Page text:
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UPDATE: “Confessions” – Book V: Chapters 8 – 13

 

We had our first meeting back from over a month this past Sunday.  We were a bit rusty in the beginning but we quickly picked up from right where we were before.

We went over Book V: Chapters 8 – 13 of Augustine’s “Confessions.”  We discussed about whether or not we should read the Bible literally, if Christianity is meaningless without an afterlife, the role of doubt and skepticism in matters of faith, whether or not your sincerity and way of living affects answers to prayer, how we “picture” God when we pray, and whether or not the concept or reality of evil has relevance only in human terms.

You can find our essays here.

 

 

 

 

“Confessions” Book V: Chapters 8 – 13

https://i2.wp.com/www.traditioninaction.org/religious/religiousimages/D007_Bergognone_Ambrose.jpg

Augustine and Monica sit listening to a sermon from Bishop Ambrose in a painting by Ambrogio il Bergognone (1455 – 1535), Turin, Italy

 

Yes, we’re back from a month long hiatus.  We will finish Book V of Augustine’s Confessions.

 

In 383, at the age of 29, Augustine sailed from Carthage with his partner and their son, along with his two close friends Alypius and Nebridius, to Rome for a teaching position where he hoped to engage with better behaved students. By that time, Rome was no longer the center of the western empire; the emperor resided in Milan.

 

The next year, after winning a competition for a post as public teacher of rhetoric, he moved to Milan. It was there that he first encountered the formidable figure of Ambrose the bishop of Milan. He was to have a profound influence on Augustine’s life and thought.

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Chapter 21: Enlightenment: Ally or Enemy? (1492 – 1815) – Part I

"A Philosopher lecturing with a Mechanical Planetary" by Joseph Wright, 1766

“A Philosopher lecturing with a Mechanical Planetary” by Joseph Wright, 1766

 

We will be having our next meeting on Tuesday, August 12.

 

Please read the first two sections of Chapter 21: Natural and Unnatural Philosophy (1492 – 1700) and Judaism, Skepticism, Deism (1492 – 1700), and please answer one of the following questions:

 

  1. What are the origins and purposes of Freemasonry or Masonic practice?  What attitudes of the Reformation did they inherit?  What connections did they have with more esoteric sources of sacred literature like hermetic books, Neoplatonic writings, and the Jewish Cabbala?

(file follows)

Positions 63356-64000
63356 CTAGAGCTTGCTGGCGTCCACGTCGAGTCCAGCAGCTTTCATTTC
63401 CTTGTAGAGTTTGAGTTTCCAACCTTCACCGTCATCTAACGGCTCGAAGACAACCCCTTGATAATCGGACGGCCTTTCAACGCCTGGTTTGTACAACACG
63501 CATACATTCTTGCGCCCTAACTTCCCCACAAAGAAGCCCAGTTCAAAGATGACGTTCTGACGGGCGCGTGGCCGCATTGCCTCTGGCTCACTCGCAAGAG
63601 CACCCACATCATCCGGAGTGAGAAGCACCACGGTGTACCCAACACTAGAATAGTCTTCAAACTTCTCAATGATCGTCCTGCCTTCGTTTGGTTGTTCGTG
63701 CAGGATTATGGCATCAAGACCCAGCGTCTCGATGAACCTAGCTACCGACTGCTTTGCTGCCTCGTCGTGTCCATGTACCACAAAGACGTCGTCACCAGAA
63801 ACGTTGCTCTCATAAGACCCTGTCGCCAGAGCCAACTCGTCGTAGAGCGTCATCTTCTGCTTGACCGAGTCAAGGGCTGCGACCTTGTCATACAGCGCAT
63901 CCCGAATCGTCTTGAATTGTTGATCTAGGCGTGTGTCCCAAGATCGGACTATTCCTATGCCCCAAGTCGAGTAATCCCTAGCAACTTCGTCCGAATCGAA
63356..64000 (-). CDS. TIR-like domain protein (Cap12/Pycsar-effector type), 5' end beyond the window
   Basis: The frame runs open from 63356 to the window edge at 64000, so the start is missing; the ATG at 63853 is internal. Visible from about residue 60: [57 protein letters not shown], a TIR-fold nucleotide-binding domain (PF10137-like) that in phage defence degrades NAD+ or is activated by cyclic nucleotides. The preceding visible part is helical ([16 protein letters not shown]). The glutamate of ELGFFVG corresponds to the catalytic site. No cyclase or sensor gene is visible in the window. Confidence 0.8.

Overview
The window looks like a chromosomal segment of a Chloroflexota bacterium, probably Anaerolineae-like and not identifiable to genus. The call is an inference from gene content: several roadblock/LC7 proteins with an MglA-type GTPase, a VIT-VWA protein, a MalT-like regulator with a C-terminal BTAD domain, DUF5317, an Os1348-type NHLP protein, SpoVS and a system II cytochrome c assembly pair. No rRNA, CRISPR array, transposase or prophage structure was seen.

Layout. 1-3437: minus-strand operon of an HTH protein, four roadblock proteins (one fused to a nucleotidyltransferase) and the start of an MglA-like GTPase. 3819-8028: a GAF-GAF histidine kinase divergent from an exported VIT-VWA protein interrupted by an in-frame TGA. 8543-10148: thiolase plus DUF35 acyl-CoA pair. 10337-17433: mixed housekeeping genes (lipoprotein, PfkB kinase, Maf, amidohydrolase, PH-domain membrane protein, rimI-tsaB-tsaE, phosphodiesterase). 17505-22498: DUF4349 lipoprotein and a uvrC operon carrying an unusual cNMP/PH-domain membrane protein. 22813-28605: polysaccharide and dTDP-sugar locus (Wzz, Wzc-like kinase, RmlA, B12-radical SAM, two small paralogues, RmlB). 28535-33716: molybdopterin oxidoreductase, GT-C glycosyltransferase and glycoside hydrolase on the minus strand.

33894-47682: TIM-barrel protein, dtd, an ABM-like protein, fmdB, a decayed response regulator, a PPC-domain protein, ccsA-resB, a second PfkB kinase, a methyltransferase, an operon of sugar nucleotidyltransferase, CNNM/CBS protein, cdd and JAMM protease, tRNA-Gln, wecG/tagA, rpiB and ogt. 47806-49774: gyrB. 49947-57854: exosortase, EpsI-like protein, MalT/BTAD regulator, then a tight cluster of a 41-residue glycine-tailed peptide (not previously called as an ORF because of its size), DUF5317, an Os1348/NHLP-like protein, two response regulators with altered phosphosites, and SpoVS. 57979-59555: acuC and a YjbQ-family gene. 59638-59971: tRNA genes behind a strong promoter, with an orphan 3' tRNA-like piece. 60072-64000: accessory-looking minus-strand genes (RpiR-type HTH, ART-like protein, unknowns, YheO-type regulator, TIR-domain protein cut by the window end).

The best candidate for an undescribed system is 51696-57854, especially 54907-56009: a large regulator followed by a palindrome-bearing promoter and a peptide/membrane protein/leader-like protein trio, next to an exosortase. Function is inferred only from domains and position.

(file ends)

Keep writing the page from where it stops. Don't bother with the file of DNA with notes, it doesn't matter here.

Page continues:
2. Describe the impact of the Scientific Revolution of the 16th and 17th centuries.  How did the study and progress of science (or ‘natural philosophy’) impact theology during this time?  What were some of the religious ideas of Sir Isaac Newton?  What was the primary focus of Francis Bacon’s project in extending human knowledge through empiricism and how did it relate to the story of Adam and Eve?
  3. Describe the impact the 1492 expulsion of the Jewish population in the Iberian peninsula had upon Europe as they spread to other territories.  How did they view the Reformation?  How did the culture of doubt and skepticism of religion come about as a result of oppressive Church practices like the Iberian Inquisitions?  How did the religiously tolerant atmosphere of places like Amsterdam foster religious skepticism?
  4. Discuss the impact of the thoughts and works of Baruch de Spinoza.  What were some of his beliefs about God and religion that many found so dangerous?  Describe his two important works Tractatus Theologico-Politicus (1670) and Ethics (1677).  Why were these works banned?
  5. Discuss how the Huguenots were behind many of the anti-religious writings during the Enlightenment.   Explain how the historical criticism of the Bible during this time led to serious doubts about its divine inspiration.
  6. How did the observations of Pierre Bayle, Thomas Hobbes, early Quakers, Isaac La Peyrere, and the discovery of other races of people in the Americas affect thought about the authority of the Church and the authority of the Bible?
  7. What is deism and how did it gain prominence during the Enlightenment?  How did Protestant Evangelicals and Pietist counteract deism?

 

I know some are really excited to read this part of history and the importance of the Enlightenment, so it should be fertile ground for some interesting discussions and insights in the upcoming weeks ahead.  Really looking forward to our discussions.

 

Please submit your essays by Monday, August 11.